Our data indicate that Zn supplementation did not induce MTTs in vivo compared with no Zn intake, although we found there was a significant association of MTT with eGFR (rho = −0.49; p = 0.04) in case of Zn administration. Zn influenced this correlation significantly (p = 0.01). That could imply a negative correlation between eGFR and MTT in reduced kidney function, which could be an indication of a protective role for MTTs. Interestingly, previous studies have shown no MTT increase under chronic hypoxic conditions and during development of chronic kidney disease. Wu et al. [29] demonstrated that during intermittent hypoxia for > 8 weeks accompanied by renal fibrosis, no increase in MTTs was detectable, whereas initially an increased expression of MTTs occurred. Sun et al. [37] also showed that short-term oxidative stress (during hypoxia) induced MTTs, whereas long-term hypoxia did not affect MTTs. The results suggest that in chronic impaired kidney function itself, MTT induction is not evident, whereas in further decline of kidney function, induction of MTTs can be detected in case of Zn administration. We cannot rule out the possibility that a reduced renal excretion could also have influenced serum MTT levels, but there are two observations which do not support these concerns: Zn significantly influences the correlation between eGFR and MTT and in absence of Zn no such association was evident.

We have to emphasize that the increase of Zn in serum did not differ significantly (p > 0.05) between subjects receiving Zn and those who did not. The lacking increase could be originate from the particular issue with Zn serum measurements itself: First, plasma Zn levels are known to change very slowly as response to changes in Zn intake [38] and, after ingestion, Zn is primarily taken up by the liver before a redistribution to the whole body occurs [39]. Second, the plasma Zn amount is less than 1% of the whole Zn storage because it is mainly kept intracellular in the muscles and bones [40] and known to be a poor indicator for total Zn amount. This is due to the fact that the plasma levels are highly affected by multiple factors such as circadian fluctuations and cytokine-related influences [4143]. Thus, measurements of plasma Zn concentration to assess Zn status are in general known to be diagnostically inconclusive [25].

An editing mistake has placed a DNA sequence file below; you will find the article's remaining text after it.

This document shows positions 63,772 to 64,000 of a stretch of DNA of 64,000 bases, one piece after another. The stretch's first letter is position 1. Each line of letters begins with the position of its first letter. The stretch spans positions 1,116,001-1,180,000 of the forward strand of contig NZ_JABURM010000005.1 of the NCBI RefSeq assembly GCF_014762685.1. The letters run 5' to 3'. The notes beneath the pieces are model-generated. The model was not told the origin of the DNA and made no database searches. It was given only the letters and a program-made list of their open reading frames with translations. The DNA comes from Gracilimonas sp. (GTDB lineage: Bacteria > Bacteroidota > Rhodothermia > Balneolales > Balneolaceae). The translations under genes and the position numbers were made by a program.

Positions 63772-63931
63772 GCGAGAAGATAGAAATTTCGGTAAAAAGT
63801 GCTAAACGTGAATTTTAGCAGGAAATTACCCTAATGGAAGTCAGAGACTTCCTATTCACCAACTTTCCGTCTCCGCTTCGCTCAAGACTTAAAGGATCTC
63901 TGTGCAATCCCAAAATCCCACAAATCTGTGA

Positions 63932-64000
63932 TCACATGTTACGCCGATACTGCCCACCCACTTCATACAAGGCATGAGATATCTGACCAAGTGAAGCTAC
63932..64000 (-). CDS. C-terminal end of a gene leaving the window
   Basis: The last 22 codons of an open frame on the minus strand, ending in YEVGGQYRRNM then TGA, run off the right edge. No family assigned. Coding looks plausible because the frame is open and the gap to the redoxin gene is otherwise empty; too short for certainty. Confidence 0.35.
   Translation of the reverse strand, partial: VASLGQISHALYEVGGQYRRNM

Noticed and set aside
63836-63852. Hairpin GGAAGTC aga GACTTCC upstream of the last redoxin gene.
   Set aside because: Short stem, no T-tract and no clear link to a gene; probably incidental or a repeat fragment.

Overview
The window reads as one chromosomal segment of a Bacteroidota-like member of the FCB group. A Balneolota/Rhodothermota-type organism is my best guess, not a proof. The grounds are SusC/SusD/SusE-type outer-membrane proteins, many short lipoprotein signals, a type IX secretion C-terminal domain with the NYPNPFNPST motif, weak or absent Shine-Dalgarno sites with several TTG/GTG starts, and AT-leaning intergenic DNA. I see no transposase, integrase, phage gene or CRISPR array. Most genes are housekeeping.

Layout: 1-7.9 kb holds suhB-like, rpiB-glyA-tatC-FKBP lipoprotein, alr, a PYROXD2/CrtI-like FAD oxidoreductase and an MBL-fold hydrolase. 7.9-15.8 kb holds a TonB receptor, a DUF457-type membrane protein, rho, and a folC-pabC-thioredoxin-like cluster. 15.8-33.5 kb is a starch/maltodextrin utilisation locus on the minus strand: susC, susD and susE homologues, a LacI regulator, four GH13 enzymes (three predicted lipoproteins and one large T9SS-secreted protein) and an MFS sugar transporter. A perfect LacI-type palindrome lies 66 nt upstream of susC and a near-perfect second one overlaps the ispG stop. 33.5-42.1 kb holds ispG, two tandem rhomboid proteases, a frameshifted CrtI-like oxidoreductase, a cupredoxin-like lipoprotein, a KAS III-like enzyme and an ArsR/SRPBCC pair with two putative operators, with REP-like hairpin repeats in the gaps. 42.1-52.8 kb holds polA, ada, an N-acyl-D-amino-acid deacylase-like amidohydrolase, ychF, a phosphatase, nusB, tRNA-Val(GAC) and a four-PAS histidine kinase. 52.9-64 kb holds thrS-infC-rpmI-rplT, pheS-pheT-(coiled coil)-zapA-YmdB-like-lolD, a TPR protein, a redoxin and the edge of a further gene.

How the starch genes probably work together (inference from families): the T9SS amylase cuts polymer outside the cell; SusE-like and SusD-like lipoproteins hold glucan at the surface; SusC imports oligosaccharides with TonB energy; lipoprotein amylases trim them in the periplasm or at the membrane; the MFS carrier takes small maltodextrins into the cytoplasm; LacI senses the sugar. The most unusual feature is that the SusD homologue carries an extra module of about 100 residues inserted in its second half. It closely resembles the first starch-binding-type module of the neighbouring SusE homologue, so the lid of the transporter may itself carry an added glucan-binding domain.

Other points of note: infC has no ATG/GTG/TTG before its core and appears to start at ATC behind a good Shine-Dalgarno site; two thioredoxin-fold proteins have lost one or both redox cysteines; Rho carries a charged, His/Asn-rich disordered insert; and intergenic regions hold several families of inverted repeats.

Nevertheless we cannot exclude that longer or higher doses of Zn supplementation could have led to an increase in plasma Zn which also could have influenced MTT levels. But our study design did not allow for longer intake and the increase of side effects at higher doses did not allow for raising the dosage.

Conclusions

In conclusion, we found that Zn can induce MTTs in vitro, but in vivo Zn supplementation of 60 mg per day had no significant effect on MTT-induction. However, there was a significant positive correlation between MTT and eGFR in vivo in case of Zn administration, which could indicate a protective role of MTTs in a setting of reduced kidney function, which is possibly influenced by Zn.

Abbreviations

CKD-EPI: 

Chronic Kidney Disease Epidemiology Collaboration

IHC: 

Immunohistochemistry

LOAEL: 

Lowest observed adverse effect level

MTT: 

Metallothionein

p.o.: 

Per os, per mouth

PCR: 

Polymerase chain reaction

sCr: 

Serum Creatinine

Zn: 

Zinc

Declarations

Acknowledgements

We gratefully acknowledge Andrea Jarmuth for excellent technical assistance and Elke Schaeffeler for support of gene expression analyses.

Funding

This study was supported by the Robert-Bosch Foundation (Stuttgart, Germany) by providing a research grant. The funder had no influence on study design, conduction or analysis of the study.

Availability of data and materials

All data underlying the findings are within the paper or available upon reasonable request from the corresponding author.

Authors’ contributions

All authors made substantial contributions to the scientific process of this study resulting in preparation of this paper. MK, PF, and MDA designed the study. JD, MK, MS, and PF had full access to all data, contributed to the analysis and take responsibility for the integrity of the data and the accuracy of the data analysis. Data collection: MK, MS, DB, PF, and LS gathered data. All authors reviewed the data and participated in discussions related to interpretation. MS wrote the first draft of the manuscript. All authors contributed to drafting or editing the manuscript and approved the final draft.

Competing interests

The authors declare that they have no competing interests.

Consent to publication

Not applicable.

Ethics approval and consent to participate

Ethics approval and consent was given by the local ethics committee (Ethics committee of the University of Tuebingen: 296/2003). The study was registered retrospectively (11/13/2006) at ClinicalTrials.gov (NCT00399256). Written informed consent was obtained from all patients.